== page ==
5 items from 2015
There was a time no too long away that the Disney company was only known for animation. But after enormous success in that arena, Uncle Walt decided he needed to branch out into live action. After dipping his toe in the water with “true-life” nature shorts, he jumped all in with several features produced and filmed in Europe. Then he went all out with 1954’s smash 20,000 Leagues Under The Sea. Now, as with his animated features, these films usually played to family audiences. Walt had something of a studio staple of stars with the likes of Fred MacMurray, Hayley Mills, and Kurt Russell , He even had the top grossing film of 1968, The Love Bug. Really. After Walt passed on, the new studio heads in the 1980’s decided to branch out into more adult subject matter for new features. But these would not go out under the Disney name and so »
- Jim Batts
Over the years, the Disney based-on-a-true-story sports movie has become its own genre, ranging from the Kurt Russell-led hockey movie "Miracle" to last year's underseen baseball pic "Million Dollar Arm." The latest Disney sports movie is "McFarland, USA," which chronicles coach Jim White (played, winningly, by Kevin Costner) who in 1987 took an inexperienced group of Latino kids and turned them into an all-star cross country team. We're proud to debut a new set of arty posters for the film, designed by Los Angeles artist Fernando Reza that perfectly captures the spirit and culture of the movie. The posters (seen below) are done in a striking style that communicates the essential themes and ideas behind the movie (things like "Family" and "Optimism") while also being really, really beautiful. This is a movie that is all about determination, hard work and defying all the odds, and these posters convey that handily. »
- Drew Taylor
Americans know very well that we beat the Soviet Union hockey team in the 1980 Olympics. It is a celebrated, symbolic victory that we have nicknamed the “Miracle on Ice,” which inspired the 2004 film Miracle with Kurt Russell. What Americans may not know is Russia’s side, which boasts an incredible story about elite hockey players chiseled from a regimented government and training system. The skill and power of these athletes who deserve a universal due is presented in director Gabe Polsky’s documentary Red Army. Informative, thrilling, and unbelievable, the film is far more than a sports doc, as it explores the rise and fall of the Soviet Union through the treatment of star players like Viacheslov Fetisov and Alexei Kasatonov.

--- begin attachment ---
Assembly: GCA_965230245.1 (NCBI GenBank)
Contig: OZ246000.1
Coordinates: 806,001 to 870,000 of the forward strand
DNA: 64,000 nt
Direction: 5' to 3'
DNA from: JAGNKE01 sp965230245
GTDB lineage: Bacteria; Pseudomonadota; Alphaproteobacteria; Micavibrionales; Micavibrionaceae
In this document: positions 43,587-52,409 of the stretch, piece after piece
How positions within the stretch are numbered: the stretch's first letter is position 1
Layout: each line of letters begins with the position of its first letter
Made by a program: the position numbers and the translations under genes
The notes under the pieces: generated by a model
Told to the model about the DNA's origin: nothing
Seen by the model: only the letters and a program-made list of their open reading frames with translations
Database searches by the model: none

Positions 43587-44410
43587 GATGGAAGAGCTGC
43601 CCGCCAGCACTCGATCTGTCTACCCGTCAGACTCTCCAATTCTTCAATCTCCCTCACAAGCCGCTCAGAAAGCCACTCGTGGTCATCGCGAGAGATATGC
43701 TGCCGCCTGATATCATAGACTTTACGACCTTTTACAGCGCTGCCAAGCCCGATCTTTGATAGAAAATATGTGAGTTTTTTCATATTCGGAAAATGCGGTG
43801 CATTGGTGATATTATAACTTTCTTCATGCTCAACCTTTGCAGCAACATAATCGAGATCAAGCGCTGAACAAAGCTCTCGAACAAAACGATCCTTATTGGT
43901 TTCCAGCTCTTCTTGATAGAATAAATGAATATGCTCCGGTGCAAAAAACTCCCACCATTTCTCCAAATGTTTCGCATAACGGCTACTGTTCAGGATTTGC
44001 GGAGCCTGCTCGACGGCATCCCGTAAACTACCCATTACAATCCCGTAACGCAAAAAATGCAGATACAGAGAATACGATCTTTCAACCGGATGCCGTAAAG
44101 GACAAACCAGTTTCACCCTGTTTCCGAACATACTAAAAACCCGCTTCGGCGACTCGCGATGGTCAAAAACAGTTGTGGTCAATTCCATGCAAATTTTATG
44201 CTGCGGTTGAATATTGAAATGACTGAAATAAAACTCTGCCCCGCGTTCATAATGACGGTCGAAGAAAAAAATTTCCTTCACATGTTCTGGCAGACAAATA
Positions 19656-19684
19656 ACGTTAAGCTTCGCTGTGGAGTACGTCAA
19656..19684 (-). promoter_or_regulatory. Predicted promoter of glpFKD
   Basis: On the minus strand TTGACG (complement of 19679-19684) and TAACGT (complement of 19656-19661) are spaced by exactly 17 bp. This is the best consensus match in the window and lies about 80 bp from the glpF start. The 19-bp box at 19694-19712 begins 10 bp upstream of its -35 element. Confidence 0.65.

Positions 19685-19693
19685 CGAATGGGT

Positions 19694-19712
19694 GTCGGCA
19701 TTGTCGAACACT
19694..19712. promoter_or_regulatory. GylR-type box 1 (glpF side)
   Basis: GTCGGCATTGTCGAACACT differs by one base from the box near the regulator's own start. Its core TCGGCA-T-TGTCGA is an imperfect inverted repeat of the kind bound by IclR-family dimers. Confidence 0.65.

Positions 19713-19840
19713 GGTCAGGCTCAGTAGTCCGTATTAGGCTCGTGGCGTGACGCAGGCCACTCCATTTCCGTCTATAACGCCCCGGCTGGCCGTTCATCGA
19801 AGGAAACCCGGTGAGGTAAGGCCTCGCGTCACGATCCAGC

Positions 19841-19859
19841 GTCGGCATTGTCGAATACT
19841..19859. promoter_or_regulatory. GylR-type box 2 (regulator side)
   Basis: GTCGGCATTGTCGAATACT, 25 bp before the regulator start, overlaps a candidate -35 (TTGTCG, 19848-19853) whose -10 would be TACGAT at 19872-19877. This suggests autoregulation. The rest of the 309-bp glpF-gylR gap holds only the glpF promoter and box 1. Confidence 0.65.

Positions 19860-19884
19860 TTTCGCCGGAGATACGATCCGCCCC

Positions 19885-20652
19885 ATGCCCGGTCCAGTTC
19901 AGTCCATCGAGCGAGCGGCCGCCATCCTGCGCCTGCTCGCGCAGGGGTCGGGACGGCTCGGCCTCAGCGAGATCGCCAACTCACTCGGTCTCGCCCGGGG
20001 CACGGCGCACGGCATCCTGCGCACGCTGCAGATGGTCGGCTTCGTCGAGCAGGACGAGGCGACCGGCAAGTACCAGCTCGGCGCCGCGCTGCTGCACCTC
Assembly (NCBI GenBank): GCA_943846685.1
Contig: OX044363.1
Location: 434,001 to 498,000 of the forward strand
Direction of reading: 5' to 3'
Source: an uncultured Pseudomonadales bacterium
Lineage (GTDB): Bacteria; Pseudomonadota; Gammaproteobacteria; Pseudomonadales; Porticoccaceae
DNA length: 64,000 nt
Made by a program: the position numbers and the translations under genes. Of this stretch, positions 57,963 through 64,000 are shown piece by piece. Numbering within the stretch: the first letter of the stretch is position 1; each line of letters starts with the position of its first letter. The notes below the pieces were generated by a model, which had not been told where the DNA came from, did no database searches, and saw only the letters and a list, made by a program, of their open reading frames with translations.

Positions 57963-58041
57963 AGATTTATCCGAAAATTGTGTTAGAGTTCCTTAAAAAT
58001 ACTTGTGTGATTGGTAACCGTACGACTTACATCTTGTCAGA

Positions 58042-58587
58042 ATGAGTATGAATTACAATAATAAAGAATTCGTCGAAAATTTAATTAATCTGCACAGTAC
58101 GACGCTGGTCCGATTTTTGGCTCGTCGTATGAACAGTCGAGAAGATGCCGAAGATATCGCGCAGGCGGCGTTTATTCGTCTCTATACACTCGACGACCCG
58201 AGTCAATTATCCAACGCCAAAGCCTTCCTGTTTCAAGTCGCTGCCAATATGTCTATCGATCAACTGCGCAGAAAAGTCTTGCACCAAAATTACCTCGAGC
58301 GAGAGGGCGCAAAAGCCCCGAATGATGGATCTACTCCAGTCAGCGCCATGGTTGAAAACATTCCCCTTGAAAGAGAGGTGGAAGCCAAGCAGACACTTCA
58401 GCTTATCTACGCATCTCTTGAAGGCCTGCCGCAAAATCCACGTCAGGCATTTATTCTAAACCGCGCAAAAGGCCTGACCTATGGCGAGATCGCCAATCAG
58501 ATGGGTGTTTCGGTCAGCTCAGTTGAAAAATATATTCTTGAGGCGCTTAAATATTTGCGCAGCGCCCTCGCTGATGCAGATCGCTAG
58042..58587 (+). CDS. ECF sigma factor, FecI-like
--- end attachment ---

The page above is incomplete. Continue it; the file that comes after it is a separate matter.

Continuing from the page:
- Nick Allen
Offering a fascinating window into the other side of the so-called “Miracle on Ice,” Espn’s “30 for 30” outdoes itself with “Of Miracles and Men,” which looks at the astonishing 1980 Olympic upset in Lake Placid not from the perspective of the U.S. team but rather that of the seemingly unbeatable Soviet juggernaut. Essentially a protracted history of hockey within the Soviet Union – and by extension, the importance of sports under the regime – it’s a story replete with remarkable subplots and intriguing characters. Given how rarely Espn adorns itself with journalistic honor, these gold-worthy docs remain their own minor miracle.
Although it’s 35 years later, those involved recall events as if they happened yesterday. Narrated by Jeff Daniels and directed by Jonathan Hock, the doc sets up a dichotomy between the two coaches of the Soviet hockey machine: Anatoli Tarasov, an emotional fellow who built and devised the enterprise, virtually »
- Brian Lowry
Aspire Entertainment has inked an exclusive two-year development deal with Newsweek to create and distribute films, TV series and other content on various platforms based on stories published in the magazine.
Ciardi’s stock in trade has been inspirational sports dramas. His former shingle, Mayhem Pictures, had been headquartered at Disney since 2002. Last year, he and longtime producing partner Gordon Gray parted ways, and Ciardi launched Aspire last fall with former YouTube executive Tom Duterme and William H.C. Chang and Ash Vasudevan of Edge Venture Capital. The goal is to draw on stories about characters dealing with and overcoming adversity.
Despite Ciardi’s background, the Newsweek partnership will not focus solely on sports. It will draw on »
- Brent Lang
5 items from 2015
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